MonSFFA 20160124-04bWe worked on creating the rocks and foliage for our stop motion project. Keith and François will be working on the puppets, and with a bit of luck, we film in April.

 

Steven Moffatt leaves the TARDIS

I have been hearing for awhile now that Steven Moffatt was leaving Dr Who. According to Radio Times, he is indeed leaving the show. Chris Chibnall who worked on Broadchurch and Torchwood is taking over. However, the bad news side of things is that there will be no Dr Who in 2016 except the Christmas special.  I hope we enjoy the OVMF concert on the 30th; unless Space does a marathon, 2016 is going to be a very lonely place for the timey-whimy fans.

…BBC1 has decided to air Moffat’s final 12-part series – the 10th of the modern era – in spring 2017. Chibnall’s debut series as head writer and executive producer will launch in 2018. ..

….A Christmas special WILL air this year overseen by Moffat, though it is unclear whether Peter Capaldi’s new companion will feature. The companion, who will replace Jenna Coleman’s Clara Oswald, will definitely be in place for the spring 2017 series, say BBC sources….

READ MORE

Long Range Sensors: Astronomy

  • CERN discovery: Faster than the speed of light?
  • Signs of second largest black hole in the Milky Way
  • Planet 9 ?
  • In a Galaxy far, far away, a black hole is eating it live
  • CERN discovery:  Faster than the speed of light? “It is a tiny difference,” said Ereditato, who also works at Berne University in Switzerland, “but conceptually it is incredibly important. The finding is so startling that, for the moment, everybody should be very prudent.”  Read More.
  • Signs of second largest black hole in the Milky Way:  Astronomers using the Nobeyama 45-meter radio telescope have detected signs of an invisible black hole with a mass of 100,000 times the mass of the Sun around the center of the Milky Way. The team assumes that this possible “intermediate mass” black hole is a key to understanding the birth of the supermassive black holes located in the centers of galaxies. Read More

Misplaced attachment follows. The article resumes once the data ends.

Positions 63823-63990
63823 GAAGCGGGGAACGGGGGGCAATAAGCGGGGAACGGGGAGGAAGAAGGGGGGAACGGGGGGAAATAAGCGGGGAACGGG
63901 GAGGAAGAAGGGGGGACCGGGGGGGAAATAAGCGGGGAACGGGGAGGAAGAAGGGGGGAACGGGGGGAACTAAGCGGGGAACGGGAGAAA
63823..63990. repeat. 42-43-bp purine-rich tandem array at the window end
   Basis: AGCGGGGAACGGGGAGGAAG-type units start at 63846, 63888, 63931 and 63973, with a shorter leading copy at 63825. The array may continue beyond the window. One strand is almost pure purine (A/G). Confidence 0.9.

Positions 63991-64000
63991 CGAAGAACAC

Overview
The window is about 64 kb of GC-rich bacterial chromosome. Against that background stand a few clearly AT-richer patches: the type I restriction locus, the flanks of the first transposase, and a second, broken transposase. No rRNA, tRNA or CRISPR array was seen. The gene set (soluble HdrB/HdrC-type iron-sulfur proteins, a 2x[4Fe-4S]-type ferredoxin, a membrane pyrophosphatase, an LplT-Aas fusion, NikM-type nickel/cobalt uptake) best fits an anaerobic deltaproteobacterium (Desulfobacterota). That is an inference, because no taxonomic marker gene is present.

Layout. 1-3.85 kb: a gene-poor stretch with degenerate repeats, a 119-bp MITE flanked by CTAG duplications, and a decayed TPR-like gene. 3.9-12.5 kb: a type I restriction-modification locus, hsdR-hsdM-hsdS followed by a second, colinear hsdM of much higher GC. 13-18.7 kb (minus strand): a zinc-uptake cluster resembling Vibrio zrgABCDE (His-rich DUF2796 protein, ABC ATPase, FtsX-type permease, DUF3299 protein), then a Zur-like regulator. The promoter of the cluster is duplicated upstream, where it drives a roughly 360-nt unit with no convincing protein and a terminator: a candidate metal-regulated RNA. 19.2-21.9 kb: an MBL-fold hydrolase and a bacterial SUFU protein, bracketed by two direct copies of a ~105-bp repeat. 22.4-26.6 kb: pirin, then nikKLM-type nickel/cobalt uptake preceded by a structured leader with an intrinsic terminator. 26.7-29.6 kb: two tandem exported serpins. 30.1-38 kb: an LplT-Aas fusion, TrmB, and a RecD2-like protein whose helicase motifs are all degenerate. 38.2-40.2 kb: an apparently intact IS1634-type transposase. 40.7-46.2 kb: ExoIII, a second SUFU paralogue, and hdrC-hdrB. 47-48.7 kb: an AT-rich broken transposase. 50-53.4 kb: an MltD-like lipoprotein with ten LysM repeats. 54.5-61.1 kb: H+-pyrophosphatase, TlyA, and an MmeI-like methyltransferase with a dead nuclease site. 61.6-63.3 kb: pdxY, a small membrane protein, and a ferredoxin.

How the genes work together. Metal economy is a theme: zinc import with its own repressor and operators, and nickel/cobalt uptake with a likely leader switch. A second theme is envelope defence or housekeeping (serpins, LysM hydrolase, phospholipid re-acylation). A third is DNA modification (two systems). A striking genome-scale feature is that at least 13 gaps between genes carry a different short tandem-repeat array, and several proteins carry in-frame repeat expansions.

• Planet 9: Does a massive, extremely distant planet orbit the Sun? A new analysis of distant solar-system orbits argues that it should exist Read More
  • Most luminous galaxy is ripping itself apart:it has the highest power output of any galaxy in the universe, and it would appear to shine the brightest if all galaxies were at the same distance from us. The new study reveals that this galaxy is also expelling tremendously turbulent gas — a phenomenon never seen before in an object of this kind…This galaxy is an example of a rare class of objects called Hot, Dust-Obscured Galaxies or Hot DOGs, which are powerful galaxies with supermassive black holes in their centers. Only 1 out of every 3,000 galaxies that WISE has observed is in this category.

Looking up! Observing highlights Jan 22-30

From Sky and Telescope, the observing highlights for this coming week. If the sky is clear on Sunday evening, after the club supper, we’ll see if we can pick out the winter hexagon.  Google for Winter Hexagon to see several images, some with all the stars and constellations labelled.

Start with brilliant Sirius at its bottom. Going clockwise from there, march through Procyon, Pollux and Castor, Capella high up, Aldebaran over to Capella’s right, down to Rigel in Orion’s foot, and back to Sirius.
In the meantime, you will find the sky charts and diagrams on this page really useful and interesting. There are 5 planets visible in the pre-dawn sky, a full moon on the 23rd (good time to see the rays from Tycho, binoculars will suffice) and on the 27th, Jupiter is just above the moon.

Remote Sensors check the latest on fb